Third, the government last November criminalized “fake news.” The new law gave authorities the power to send people to jail for up to five years for spreading alleged false reports deemed “capable of causing concern or fear to the public or undermining public confidence in the national economy, the country’s defense capacity or public health.”

Human rights and media advocates were aghast. Who determines what is “fake”? The government? Prosecutors? The potential for abuse was obvious, they said.

Mitsotakis, the prime minister, has since acknowledged the law may have been misguided — the measure, he said, “was not very successful, if I were to do that again, I probably would not.” But it remains on the books.

The end result, journalists argue, is a winnowing — and more homogenous — scope of what is deemed “news” in Greece. The agenda-setting is quite impressive: A scan of the country’s main news outlets often reveals stories in the same order with similar headlines and similar context. Several areas of reporting are considered “untouchable.”

“It might be an exaggeration to say that Greece has bigger problems compared to Poland or Hungary, but there is no doubt that the definition of the news that’s fit to print has gotten narrower and narrower,” said Palaiologos.

Annual press freedom rankings reflect this. Greece this year supplanted Bulgaria as the EU’s lowest-ranked country in Reporters Without Borders’ annual press freedom list. Greece now ranks 108 out of 180 countries worldwide, down from 70 last year.

The domestic view is similarly bleak. In a Reuters Institute poll of 46 countries, Greece ranked last when citizens were asked whether their local press was free. Only 7 percent said Greek media was free from undue political influence, while a mere 8 percent said it was free from undue business influence. 

Last month, the EU detailed its own fears about the Greek media landscape in an annual rule-of-law report, a country-by-country compendium of potential democratic backsliding among members. The report echoed the same concerns journalists and media rights groups have been expressing: rising violence against journalists, a deteriorating professional environment, possible political influence in public media. 

A murder and a spying scandal

In April 2021, veteran crime reporter Giorgos Karaivaz was shot and killed near his home. His murder remains unsolved and has come to serve as a symbol of the growing problems for Greek media.

Surveillance and hacking revelations followed.

Greek police near the house of Giorgos Karaivaz, a veteran crime journalist who was killed in Athens | Yannis/Panagopoulos/Eurokinissi/AFP via Getty Images

Last November, journalist Stavros Malichudis realized from a leaked report that the government had spied on him. The government denied the allegation and the media paid little attention to it.

Then, in April, a network of journalists with Reporters United revealed the government had spied on reporter Thanasis Koukakis, who was working in part as a contributor for the Financial Times investigating money laundering and corruption. The government admitted to the behavior during a closed parliamentary session, according to several lawmakers present in the session, but publicly denied it.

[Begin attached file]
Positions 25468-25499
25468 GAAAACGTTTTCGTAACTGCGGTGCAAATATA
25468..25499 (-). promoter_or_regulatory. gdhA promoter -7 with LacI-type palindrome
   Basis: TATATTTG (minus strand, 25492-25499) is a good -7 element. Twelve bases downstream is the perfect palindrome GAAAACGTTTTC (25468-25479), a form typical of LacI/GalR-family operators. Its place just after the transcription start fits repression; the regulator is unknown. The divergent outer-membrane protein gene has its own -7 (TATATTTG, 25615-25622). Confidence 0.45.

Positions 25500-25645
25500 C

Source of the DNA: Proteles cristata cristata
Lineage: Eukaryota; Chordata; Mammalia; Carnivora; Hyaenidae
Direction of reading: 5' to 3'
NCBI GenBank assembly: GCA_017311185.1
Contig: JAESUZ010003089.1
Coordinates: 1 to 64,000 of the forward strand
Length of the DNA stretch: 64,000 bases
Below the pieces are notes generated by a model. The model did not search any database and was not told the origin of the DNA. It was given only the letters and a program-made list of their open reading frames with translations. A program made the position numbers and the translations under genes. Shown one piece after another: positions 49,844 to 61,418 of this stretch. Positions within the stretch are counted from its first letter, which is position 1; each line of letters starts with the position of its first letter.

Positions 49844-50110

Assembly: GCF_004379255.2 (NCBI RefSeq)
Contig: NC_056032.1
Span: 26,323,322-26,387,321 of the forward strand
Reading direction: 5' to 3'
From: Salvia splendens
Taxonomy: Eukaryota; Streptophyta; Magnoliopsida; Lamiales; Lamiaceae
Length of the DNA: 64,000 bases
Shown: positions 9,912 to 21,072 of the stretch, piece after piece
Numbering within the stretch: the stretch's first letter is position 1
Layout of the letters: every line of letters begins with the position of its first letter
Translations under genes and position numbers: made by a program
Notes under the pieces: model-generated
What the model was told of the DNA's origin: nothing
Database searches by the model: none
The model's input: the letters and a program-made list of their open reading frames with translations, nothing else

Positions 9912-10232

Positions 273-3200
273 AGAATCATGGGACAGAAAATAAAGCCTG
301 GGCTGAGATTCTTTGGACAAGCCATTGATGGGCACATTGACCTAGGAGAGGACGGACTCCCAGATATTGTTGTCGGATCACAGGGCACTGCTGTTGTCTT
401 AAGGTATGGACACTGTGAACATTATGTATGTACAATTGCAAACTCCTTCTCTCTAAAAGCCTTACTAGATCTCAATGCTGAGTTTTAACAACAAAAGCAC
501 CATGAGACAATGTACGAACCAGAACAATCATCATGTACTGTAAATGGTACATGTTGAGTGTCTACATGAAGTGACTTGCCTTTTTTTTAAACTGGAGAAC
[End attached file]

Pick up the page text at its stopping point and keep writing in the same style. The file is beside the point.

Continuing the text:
The independent outlet Inside Story also reported that Koukakis’ phone had been bugged by the intrusive Predator spyware, which gives hackers full access to a device. 

When Koukakis was initially alerted about the spying, he filed a request to the Greek authorities for information about his case. Yet shortly after that, the government passed a new law barring people from finding out if they had been under surveillance for national security reasons. 

“By changing the law, the government tried to hide the traces of a surveillance that was already happening,” said Nikolas Leontopoulos, an investigative reporter with Reporters United. 

Late last week, the dam finally broke. The scandal that a senior opposition leader had been bugged forced the resignation of the country’s No. 2 official, Grigoris Dimitriadis, and the national spy chief.

But in a sign that the landscape is still perilous for reporters, the journalists who reported on the Predator spyware scandal were swiftly hit by numerous lawsuits on the day of the resignations.

Until that moment, most Greek outlets had only cursorily covered the unfolding scandal.

“It is a shame that the methods of a group of individuals lead to the country’s vilification,” said Koukakis, who has filed a complaint with the European Court of Human Rights. Dimitriadis, who denies the accusations made against him in the press, sued Koukakis on Friday.

Opposition parties are now pushing the government to roll back its move to make state surveillance less transparent. But it has shown no signs of budging.

Palaiologos, the Kathimerini reporter, cautioned that democratic freedoms will only deteriorate further if such changes aren’t made soon.

“When the government is largely immune from media oversight, its reflexes are dulled and its incentive to misbehave increases,” he said. “It would be good for us to do things that require a little courage now, rather than face the need to show greater courage in the future.”

This article is part of POLITICO Pro

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https://ift.tt/I3Lk0jZ August 08, 2022 at 10:30AM
Nektaria Stamouli